Emily Dickinson is known for the common theme of death in her writings. She uses various metaphors in her poems to demonstrate this theme of death. In her poems, “I Cannot Live With You,” “ My Life Had Stood A Loaded Gun,” and “Because I Could Not Stop For Death.” Dickinson shows the theme of death as well as some other themes that can also point to death. In this way these poems, like all of her work, are similar yet different. They are similar in the way that she writes about death but they are also different because she describes death differently in each one. Dickinson uses many metaphors but sticks to the common themes of death and love. Growing up in Massachusetts, Emily Dickinson is thought of by her father to be a happy and energetic
Emily Dickinson had a fascination with death and mortality throughout her life as a writer. She wrote many poems that discussed what it means not only to die, but to be dead. According to personal letters, Dickinson seems to have remained agnostic about the existence of life after death. In a letter written to Mrs. J. G. Holland, Emily implied that the presence of death alone is what makes people feel the need for heaven: “If roses had not faded, and frosts had never come, and one had not fallen here and there whom I could not waken, there were no need of other Heaven than the one below.” (Bianchi 83). Even though she was not particularly religious, she was still drawn to the mystery of the afterlife. Her poetry is often contemplative of the effect or tone that death creates, such as the silence, decay, and feeling of hopelessness. In the poem “I died for beauty,” Dickinson expresses the effect that death has on one's identity and ability to impact the world for his or her ideals.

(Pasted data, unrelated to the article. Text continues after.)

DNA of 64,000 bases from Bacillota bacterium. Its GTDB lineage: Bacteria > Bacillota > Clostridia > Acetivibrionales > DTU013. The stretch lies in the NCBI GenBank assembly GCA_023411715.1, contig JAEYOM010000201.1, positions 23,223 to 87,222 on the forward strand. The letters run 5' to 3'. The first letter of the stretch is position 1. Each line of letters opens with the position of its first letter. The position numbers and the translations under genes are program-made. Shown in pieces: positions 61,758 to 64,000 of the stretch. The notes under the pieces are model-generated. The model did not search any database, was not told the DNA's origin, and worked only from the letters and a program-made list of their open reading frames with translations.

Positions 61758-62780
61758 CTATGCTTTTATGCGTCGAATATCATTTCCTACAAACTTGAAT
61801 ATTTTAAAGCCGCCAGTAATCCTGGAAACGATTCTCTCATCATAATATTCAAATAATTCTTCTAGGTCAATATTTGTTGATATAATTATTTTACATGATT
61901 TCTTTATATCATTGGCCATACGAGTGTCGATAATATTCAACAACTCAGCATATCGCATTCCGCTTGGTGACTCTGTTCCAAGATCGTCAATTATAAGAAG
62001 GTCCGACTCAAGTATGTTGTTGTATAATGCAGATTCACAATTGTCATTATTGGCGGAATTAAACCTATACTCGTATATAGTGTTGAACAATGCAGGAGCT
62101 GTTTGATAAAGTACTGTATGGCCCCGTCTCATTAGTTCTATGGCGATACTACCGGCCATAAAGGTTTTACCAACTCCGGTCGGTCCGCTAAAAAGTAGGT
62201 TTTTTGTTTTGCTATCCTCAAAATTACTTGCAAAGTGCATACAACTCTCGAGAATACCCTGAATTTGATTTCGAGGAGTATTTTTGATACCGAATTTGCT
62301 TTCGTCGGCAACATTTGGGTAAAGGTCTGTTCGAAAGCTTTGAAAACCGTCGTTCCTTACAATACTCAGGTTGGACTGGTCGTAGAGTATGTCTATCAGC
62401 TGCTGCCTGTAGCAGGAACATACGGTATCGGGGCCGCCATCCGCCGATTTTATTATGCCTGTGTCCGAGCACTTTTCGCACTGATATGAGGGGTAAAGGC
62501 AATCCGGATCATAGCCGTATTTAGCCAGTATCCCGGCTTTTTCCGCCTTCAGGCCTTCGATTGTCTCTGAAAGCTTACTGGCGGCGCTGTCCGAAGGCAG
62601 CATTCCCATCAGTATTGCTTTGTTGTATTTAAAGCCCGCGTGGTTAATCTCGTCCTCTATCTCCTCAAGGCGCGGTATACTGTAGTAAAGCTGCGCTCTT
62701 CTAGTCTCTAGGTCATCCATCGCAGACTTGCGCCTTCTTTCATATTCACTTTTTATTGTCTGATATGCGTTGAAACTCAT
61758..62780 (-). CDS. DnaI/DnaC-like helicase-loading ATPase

Emily Dickinson's Obsession with Death. Emily Dickinson became legendary for her preoccupation with death. All her poems contain stanzas focusing on loss or loneliness, but the most striking ones talk particularly about death, specifically her own death and her own afterlife. Her fascination with the morose gives her poems a rare quality, and gives us insight into a mind we know very little about. What we do know is that Dickinson’s father left her a small amount of money when she was young.
In Dickinson's poem "Because I Could Not Stop for Death" it obviously is about death. She says that death is always with us and it causes great pain but it also inspires people. She is saying to her readers that she wants them to view death as not being sad, but as being an inevitable change. It is silly to fear death and Dickinson wants her readers to a...
Culture and history are the defining aspects of literary history. Each event throughout history has played a major role in the history of literature and writers today. Each writer throughout history has been influenced either through personal experiences, beliefs, and America’s history. Events such as the Civil War brought about several changes that led to the introduction of new literary genres and styles. Many of these writers wanted to break away from tradition whiles others wanted to write about their beliefs such as religion.
Life is journey that all are forced to take and it always ends in the same place; death. Emily Dickinson was one of America’s great poets and she “defined herself and her experience by exclusion, by what she was not” (“Dickinson, Emily” 457). Death is a well versed topic for Dickinson due to her many poems dissecting the subject. In her poem “I heard a Fly buzz – when I died –“the subject is experiencing their last few moments along with the reader. Dickinson’s life experiences, writing style and even the echoes of Hamlet resonate to provide a picture of the transition between life and death. The question that should be addressed first though is what kind of life leads Dickinson to the topic of death?